Here's a very modest step the United States could take to deescalate tension with Iran and avoid war: free five Iranian officials that the U.S. arrested in Iraq and has been detaining for the last 10 months. This should be a no-brainer.
The U.S. military is mulling releasing them, and has been urged by the State Department to do so, precisely because their continued detention is an unnecessary provocation. The Los Angles Times reported Wednesday:
...senior U.S. diplomats and military officers fear that an incident on the ground in Iraq is a more likely trigger for a possible confrontation with the Islamic Republic. In one sign of their concern, U.S. military policymakers are weighing whether to release some of the Iranian personnel they have taken into custody in Iraq. Doing so could reduce the risk that radical Iranian elements might seize U.S. military or diplomatic personnel to retaliate, thus raising the danger of an escalation, a senior Defense official said.
According to former U.S. officials, the Times reports, when U.S. forces seized five Iranians in January from Iran's northern consular office in Irbil, in Kurdish Iraq, their real goal was to pick up a senior official of the Revolutionary Guard Corps who they believed was with the group. The U.S. has kept the five Iranians in jail all year, despite the protests of Iraqi and Iranian officials, and despite the urgings of some State Department officials and U.S. allies to free them.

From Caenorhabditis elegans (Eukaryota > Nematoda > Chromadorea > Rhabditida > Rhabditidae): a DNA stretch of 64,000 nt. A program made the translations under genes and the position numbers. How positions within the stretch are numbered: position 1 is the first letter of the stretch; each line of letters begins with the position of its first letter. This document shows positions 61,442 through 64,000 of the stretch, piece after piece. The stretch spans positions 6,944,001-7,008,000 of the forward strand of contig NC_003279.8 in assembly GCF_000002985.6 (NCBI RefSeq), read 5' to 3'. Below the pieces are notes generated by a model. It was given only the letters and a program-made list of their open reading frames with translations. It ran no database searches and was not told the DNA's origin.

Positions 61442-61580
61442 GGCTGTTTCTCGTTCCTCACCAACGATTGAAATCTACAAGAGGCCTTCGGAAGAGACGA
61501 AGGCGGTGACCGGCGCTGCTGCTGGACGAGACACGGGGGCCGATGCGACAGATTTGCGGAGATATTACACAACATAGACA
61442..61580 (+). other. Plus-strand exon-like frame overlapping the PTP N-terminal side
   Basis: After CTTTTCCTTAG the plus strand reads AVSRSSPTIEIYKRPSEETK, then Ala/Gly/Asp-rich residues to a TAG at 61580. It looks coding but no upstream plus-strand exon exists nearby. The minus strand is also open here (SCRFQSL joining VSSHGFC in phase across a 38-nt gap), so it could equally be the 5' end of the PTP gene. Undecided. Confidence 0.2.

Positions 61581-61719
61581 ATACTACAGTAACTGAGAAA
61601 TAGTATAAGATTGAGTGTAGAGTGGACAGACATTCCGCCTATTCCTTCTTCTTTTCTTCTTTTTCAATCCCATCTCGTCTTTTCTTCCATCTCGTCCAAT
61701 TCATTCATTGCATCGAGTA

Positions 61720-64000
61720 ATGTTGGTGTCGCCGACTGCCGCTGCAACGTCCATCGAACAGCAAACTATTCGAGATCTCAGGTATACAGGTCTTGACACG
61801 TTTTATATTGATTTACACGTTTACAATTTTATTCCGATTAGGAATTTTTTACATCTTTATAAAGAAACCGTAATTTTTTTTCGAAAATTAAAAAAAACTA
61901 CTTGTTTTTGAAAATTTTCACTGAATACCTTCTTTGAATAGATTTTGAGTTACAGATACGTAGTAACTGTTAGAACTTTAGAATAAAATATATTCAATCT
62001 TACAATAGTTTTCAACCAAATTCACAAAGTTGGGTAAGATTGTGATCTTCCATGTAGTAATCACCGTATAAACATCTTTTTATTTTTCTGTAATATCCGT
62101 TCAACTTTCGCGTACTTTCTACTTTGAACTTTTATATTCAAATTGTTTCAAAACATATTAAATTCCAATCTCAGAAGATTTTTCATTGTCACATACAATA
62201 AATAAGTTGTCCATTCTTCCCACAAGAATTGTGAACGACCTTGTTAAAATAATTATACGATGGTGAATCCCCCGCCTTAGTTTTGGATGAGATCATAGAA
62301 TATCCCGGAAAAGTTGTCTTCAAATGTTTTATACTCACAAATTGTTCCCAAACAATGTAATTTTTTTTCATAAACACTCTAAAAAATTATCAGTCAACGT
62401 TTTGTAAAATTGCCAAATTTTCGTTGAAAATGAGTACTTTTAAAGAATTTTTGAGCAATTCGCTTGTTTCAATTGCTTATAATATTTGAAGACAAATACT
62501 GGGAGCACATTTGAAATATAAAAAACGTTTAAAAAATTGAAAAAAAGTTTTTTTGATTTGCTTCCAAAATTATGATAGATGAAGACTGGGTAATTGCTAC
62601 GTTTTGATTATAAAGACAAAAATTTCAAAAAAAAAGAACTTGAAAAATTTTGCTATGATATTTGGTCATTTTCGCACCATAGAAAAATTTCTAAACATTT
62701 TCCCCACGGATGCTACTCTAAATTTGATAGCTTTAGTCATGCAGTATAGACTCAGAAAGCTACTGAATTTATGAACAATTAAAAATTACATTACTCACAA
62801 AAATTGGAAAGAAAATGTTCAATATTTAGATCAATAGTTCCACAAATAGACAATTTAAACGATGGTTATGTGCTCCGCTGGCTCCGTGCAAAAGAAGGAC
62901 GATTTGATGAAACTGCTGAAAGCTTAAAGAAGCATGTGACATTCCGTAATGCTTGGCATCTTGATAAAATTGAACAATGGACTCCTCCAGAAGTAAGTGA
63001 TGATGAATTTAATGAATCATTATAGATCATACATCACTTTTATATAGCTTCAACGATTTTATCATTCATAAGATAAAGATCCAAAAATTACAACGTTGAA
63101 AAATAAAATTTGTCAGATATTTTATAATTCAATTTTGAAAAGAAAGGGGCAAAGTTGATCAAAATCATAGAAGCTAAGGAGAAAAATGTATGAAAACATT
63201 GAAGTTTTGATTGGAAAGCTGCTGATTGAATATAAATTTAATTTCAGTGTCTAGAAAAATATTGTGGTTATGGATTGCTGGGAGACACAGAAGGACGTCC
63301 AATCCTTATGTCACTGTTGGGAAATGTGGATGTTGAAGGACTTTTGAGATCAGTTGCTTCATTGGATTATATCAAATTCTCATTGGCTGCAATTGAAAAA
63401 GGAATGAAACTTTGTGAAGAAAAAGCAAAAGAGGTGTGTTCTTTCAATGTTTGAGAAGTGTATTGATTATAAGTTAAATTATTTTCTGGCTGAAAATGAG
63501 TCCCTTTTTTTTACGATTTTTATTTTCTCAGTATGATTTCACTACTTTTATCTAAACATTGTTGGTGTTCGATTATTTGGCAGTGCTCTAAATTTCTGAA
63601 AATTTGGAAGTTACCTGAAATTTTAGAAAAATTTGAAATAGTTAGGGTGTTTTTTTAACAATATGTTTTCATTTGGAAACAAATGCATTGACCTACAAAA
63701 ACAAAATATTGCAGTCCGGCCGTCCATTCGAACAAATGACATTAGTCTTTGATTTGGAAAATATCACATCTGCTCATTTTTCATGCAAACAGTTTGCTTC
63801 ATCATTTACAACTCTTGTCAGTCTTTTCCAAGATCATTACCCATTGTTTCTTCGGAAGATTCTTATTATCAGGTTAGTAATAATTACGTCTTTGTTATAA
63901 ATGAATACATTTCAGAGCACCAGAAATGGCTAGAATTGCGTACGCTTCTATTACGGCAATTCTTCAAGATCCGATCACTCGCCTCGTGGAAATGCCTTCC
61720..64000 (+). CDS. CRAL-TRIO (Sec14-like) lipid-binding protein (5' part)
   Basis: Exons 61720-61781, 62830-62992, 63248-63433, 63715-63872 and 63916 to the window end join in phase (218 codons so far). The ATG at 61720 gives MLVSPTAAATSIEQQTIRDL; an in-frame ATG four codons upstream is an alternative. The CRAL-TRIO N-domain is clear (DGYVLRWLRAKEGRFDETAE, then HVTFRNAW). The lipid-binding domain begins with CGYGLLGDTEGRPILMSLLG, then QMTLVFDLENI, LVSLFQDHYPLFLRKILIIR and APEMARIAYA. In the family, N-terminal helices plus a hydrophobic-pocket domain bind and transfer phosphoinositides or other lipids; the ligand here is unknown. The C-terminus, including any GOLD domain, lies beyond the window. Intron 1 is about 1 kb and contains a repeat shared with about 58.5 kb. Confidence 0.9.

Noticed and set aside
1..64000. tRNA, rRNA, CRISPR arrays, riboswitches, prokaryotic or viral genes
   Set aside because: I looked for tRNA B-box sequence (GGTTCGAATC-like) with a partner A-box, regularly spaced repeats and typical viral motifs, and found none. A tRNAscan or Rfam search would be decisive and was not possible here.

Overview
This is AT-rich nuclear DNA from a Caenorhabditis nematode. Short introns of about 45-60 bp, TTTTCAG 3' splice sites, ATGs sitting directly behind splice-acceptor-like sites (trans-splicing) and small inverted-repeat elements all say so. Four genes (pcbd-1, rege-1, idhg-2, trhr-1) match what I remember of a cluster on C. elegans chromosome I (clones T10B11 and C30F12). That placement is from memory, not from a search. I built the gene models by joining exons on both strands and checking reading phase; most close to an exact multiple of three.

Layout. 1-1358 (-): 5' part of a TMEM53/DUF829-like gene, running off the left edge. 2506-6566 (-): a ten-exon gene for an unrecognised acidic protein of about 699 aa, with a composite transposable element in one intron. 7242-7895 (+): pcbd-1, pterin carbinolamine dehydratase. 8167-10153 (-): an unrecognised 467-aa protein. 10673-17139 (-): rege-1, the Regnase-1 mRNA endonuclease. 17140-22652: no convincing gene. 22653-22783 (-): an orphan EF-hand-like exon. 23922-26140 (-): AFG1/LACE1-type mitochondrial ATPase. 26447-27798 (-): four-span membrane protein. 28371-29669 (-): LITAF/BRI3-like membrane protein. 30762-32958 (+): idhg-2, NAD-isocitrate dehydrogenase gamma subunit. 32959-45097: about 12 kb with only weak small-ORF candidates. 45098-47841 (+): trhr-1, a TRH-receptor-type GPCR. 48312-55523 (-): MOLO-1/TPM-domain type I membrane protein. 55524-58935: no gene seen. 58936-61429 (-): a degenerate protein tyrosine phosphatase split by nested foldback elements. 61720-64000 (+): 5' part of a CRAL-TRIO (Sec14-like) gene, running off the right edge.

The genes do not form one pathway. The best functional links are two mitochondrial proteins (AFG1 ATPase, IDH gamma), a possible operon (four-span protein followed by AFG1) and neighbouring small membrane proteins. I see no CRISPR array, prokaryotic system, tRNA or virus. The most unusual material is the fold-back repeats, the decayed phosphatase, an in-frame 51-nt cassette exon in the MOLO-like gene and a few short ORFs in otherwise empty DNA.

But now, says the Times, U.S. officials appear to be coming to the conclusion that it is not worth holding some of the less valuable captives if it risks retaliation. "It might be useful to cut them loose so [the Iranians] don't have an excuse to pick up someone as a bargaining chip," said the senior Defense official.
So, if we want to avoid unnecessary provocation with Iran, we should release these Iranian officials, according to a senior U.S. Defense official. Here's another reason to release the Iranian officials: the Iraqi government has called for their release. The Iraqi government is supposedly a sovereign government - so we have been informed by the Bush Administration. If the Iraqi government is sovereign, then the Iraqi government gets to decide to invite Iranian officials to their country, and whether such officials should be arrested or released. The U.S. has put pressure on its Arab allies to respect the sovereignty of the Iraqi government. How about setting a good example by respecting the sovereignty of the Iraqi government ourselves?
Here's another reason to release the Iranian officials: Iraq and Iran say the Iranian officials were "credentialed diplomats." The U.S. disputes this. Is it really in the interest of the U.S. to play hairsplitting games about who is entitled to the protection of international treaties concerning diplomats? Seems like that's just the sort of thing that could come back to bite us.
Finally, whatever the initial justifications for detaining these officials, after 10 months, there is no justification for holding them now. Whatever intelligence the U.S. can gain from them has already been gained. The notion of putting them on trial would be absurd, and therefore they must be released. Why not be done with it?
The Bush Administration, while it has cranked up tensions with Iran, assures us that they are not seeking war. This would be a great opportunity for them to prove it. Free the Irbil Five.
Robert Naiman is Senior Policy Analyst and National Coordinator at Just Foreign Policy.